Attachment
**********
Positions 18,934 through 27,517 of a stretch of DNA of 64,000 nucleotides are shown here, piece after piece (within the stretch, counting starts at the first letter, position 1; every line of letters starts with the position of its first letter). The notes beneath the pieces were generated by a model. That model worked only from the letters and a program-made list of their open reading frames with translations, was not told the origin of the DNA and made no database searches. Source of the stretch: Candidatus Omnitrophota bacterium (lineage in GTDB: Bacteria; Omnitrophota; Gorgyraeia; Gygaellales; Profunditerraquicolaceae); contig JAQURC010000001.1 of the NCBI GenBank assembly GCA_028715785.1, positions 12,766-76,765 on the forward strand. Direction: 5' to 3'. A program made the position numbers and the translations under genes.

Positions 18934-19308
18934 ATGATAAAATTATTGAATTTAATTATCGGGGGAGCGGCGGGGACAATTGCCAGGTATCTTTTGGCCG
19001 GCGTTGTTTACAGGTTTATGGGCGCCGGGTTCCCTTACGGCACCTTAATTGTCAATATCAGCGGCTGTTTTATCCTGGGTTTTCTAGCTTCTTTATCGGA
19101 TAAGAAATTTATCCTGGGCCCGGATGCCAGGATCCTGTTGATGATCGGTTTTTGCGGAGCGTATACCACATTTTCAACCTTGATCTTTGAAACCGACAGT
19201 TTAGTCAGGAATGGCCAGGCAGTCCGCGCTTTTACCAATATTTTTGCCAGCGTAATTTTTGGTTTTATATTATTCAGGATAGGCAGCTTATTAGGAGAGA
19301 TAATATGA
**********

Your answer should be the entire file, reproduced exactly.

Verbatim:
Positions 18,934 through 27,517 of a stretch of DNA of 64,000 nucleotides are shown here, piece after piece (within the stretch, counting starts at the first letter, position 1; every line of letters starts with the position of its first letter). The notes beneath the pieces were generated by a model. That model worked only from the letters and a program-made list of their open reading frames with translations, was not told the origin of the DNA and made no database searches. Source of the stretch: Candidatus Omnitrophota bacterium (lineage in GTDB: Bacteria; Omnitrophota; Gorgyraeia; Gygaellales; Profunditerraquicolaceae); contig JAQURC010000001.1 of the NCBI GenBank assembly GCA_028715785.1, positions 12,766-76,765 on the forward strand. Direction: 5' to 3'. A program made the position numbers and the translations under genes.

Positions 18934-19308
18934 ATGATAAAATTATTGAATTTAATTATCGGGGGAGCGGCGGGGACAATTGCCAGGTATCTTTTGGCCG
19001 GCGTTGTTTACAGGTTTATGGGCGCCGGGTTCCCTTACGGCACCTTAATTGTCAATATCAGCGGCTGTTTTATCCTGGGTTTTCTAGCTTCTTTATCGGA
19101 TAAGAAATTTATCCTGGGCCCGGATGCCAGGATCCTGTTGATGATCGGTTTTTGCGGAGCGTATACCACATTTTCAACCTTGATCTTTGAAACCGACAGT
19201 TTAGTCAGGAATGGCCAGGCAGTCCGCGCTTTTACCAATATTTTTGCCAGCGTAATTTTTGGTTTTATATTATTCAGGATAGGCAGCTTATTAGGAGAGA
19301 TAATATGA